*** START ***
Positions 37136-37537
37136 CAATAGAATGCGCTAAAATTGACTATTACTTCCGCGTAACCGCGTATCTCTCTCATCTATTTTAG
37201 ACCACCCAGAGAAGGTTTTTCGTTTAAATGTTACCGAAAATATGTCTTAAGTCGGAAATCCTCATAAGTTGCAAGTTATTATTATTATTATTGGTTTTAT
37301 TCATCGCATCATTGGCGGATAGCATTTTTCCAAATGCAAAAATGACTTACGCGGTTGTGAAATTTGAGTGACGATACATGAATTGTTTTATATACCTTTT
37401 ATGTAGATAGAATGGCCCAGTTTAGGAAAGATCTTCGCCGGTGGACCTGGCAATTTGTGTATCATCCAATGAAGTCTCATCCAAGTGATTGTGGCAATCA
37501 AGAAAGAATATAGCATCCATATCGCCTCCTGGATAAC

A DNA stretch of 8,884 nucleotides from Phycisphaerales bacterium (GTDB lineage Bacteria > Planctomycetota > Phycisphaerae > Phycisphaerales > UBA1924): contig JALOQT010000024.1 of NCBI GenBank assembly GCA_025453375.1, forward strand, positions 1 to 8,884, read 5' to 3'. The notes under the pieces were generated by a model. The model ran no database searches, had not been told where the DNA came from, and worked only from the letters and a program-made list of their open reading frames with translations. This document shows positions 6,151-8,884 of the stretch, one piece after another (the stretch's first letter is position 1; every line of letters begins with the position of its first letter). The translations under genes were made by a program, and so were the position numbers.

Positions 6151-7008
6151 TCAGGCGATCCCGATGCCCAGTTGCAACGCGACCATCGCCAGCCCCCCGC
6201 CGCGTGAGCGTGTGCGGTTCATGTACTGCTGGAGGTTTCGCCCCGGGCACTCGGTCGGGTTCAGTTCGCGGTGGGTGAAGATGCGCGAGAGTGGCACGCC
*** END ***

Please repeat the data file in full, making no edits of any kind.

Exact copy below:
Positions 37136-37537
37136 CAATAGAATGCGCTAAAATTGACTATTACTTCCGCGTAACCGCGTATCTCTCTCATCTATTTTAG
37201 ACCACCCAGAGAAGGTTTTTCGTTTAAATGTTACCGAAAATATGTCTTAAGTCGGAAATCCTCATAAGTTGCAAGTTATTATTATTATTATTGGTTTTAT
37301 TCATCGCATCATTGGCGGATAGCATTTTTCCAAATGCAAAAATGACTTACGCGGTTGTGAAATTTGAGTGACGATACATGAATTGTTTTATATACCTTTT
37401 ATGTAGATAGAATGGCCCAGTTTAGGAAAGATCTTCGCCGGTGGACCTGGCAATTTGTGTATCATCCAATGAAGTCTCATCCAAGTGATTGTGGCAATCA
37501 AGAAAGAATATAGCATCCATATCGCCTCCTGGATAAC

A DNA stretch of 8,884 nucleotides from Phycisphaerales bacterium (GTDB lineage Bacteria > Planctomycetota > Phycisphaerae > Phycisphaerales > UBA1924): contig JALOQT010000024.1 of NCBI GenBank assembly GCA_025453375.1, forward strand, positions 1 to 8,884, read 5' to 3'. The notes under the pieces were generated by a model. The model ran no database searches, had not been told where the DNA came from, and worked only from the letters and a program-made list of their open reading frames with translations. This document shows positions 6,151-8,884 of the stretch, one piece after another (the stretch's first letter is position 1; every line of letters begins with the position of its first letter). The translations under genes were made by a program, and so were the position numbers.

Positions 6151-7008
6151 TCAGGCGATCCCGATGCCCAGTTGCAACGCGACCATCGCCAGCCCCCCGC
6201 CGCGTGAGCGTGTGCGGTTCATGTACTGCTGGAGGTTTCGCCCCGGGCACTCGGTCGGGTTCAGTTCGCGGTGGGTGAAGATGCGCGAGAGTGGCACGCC